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No Mistake

Queen’s researcher plays lead role in naming of newest UNESCO World Heritage Site.

The United Nations Educational, Scientific and Cultural Organization (UNESCO) has officially named Mistaken Point, Newfoundland, a World Heritage site.

Queen’s University professor Guy Narbonne has been studying the world’s oldest animal fossils at Mistaken Point since 1998 and played a major role as a primary author of the nomination dossier and as Chief Scientist representing Mistaken Point on the International Union for Conservation of Nature (IUCN) site visit in October of 2015.

Reconstructing fossil preservation at Mistaken Point during a North American Paleontological Convention field trip. The people in this photograph are from five different countries on four different continents. (Supplied photo)

“Professor Narbonne’s work at Mistaken Point is not only first class science; it has helped significantly to revive the fortunes of the town by drawing global attention to it as an important heritage site,” says Daniel Woolf, Queen’s Principal and Vice-Chancellor.

Mistaken Point is the first Precambrian fossil site ever nominated for inclusion on the UNESCO World Heritage list.  There are a total of approximately one thousand UNESCO World Heritage Sites worldwide, of which 197 are natural sites and the rest are mainly cultural sites.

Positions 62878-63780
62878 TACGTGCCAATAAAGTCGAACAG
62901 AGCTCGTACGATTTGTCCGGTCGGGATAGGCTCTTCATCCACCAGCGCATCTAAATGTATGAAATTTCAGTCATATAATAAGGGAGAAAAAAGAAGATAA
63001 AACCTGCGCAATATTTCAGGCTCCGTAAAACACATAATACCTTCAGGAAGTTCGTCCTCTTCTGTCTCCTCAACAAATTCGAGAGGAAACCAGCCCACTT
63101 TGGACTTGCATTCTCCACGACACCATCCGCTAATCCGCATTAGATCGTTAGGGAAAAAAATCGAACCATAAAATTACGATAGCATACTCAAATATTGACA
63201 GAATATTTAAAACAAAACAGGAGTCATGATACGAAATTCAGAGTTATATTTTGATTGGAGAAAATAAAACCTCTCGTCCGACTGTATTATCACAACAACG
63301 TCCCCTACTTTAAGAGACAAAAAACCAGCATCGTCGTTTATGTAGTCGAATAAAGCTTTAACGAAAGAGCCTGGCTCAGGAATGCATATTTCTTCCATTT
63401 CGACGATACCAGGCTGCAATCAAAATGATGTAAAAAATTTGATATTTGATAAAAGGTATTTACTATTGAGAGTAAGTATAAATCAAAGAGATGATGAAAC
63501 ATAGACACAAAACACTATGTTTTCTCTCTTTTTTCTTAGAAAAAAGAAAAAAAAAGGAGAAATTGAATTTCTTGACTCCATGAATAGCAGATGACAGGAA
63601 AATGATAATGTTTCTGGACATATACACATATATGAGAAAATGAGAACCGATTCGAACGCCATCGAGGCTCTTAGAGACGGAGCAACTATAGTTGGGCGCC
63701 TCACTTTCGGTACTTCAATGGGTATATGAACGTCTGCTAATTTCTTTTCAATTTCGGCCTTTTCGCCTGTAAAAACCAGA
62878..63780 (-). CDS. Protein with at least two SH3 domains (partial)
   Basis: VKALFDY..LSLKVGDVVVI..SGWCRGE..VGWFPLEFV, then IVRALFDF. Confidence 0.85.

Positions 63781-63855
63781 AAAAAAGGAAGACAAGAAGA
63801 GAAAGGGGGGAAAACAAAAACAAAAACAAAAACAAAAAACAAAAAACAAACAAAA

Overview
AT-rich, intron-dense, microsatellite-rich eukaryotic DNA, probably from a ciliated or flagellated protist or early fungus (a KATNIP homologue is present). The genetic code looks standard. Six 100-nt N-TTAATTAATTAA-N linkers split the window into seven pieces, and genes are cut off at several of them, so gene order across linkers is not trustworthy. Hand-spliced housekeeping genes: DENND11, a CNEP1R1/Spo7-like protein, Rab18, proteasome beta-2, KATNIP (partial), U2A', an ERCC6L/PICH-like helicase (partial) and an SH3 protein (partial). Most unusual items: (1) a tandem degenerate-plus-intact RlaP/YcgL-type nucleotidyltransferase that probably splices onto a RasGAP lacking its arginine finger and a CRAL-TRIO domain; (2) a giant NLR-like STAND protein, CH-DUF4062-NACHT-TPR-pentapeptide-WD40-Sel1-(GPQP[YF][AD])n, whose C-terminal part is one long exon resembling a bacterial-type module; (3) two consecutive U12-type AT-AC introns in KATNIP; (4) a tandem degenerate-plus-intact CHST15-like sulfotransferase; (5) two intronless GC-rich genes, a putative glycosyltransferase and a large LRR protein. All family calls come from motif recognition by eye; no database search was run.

There are 17 UNESCO World Heritage Sites in Canada, including both natural sites such as Canadian Rocky Mountains Parks and cultural sites such as Old Quebec City, and a further seven tentative sites (including Mistaken Point) awaiting either nomination or decision from UNESCO. The last Canadian site named was Red Bay Basque Whaling Station in 2013.

Mistaken Point represents a watershed in evolution "when life got big", the sudden appearance of large and complex creatures after three billion years of mostly microscopic evolution,” says Dr. Narbonne (Geological Sciences and Geological Engineering). “Volcanic eruptions 580 million years ago preserved surfaces covered with the fossils of the thousands of the soft-bodied creatures that were catastrophically covered by beds of volcanic ash on the deep sea floor.”

Two specimens of Charniodiscus spinosus (bottom left and top right) and two specimens of Charniodiscus procerus (centre). (Supplied photo) 

In addition to numerous scientific papers, Dr. Narbonne’s studies of Mistaken Point fossils have been featured in documentaries narrated by David Suzuki and Sir David Attenborough and formed the basis for numerous international field trips to Mistaken Point, including one that Dr. Narbonne led for the NASA Astrobiology Institute.

“Dr. Narbonne’s tireless efforts in securing this prestigious designation for Mistaken Point is a testament to his dedication to positioning Canada’s prominence in the world of paleontological research,” says Dr. Steven Liss, Queen's Vice-Principal (Research). “It is a prime example of what is possible when scientists, communities and governments work together to achieve a common good.”

Read more about Mistaken Point and the other World Heritage sites on the website.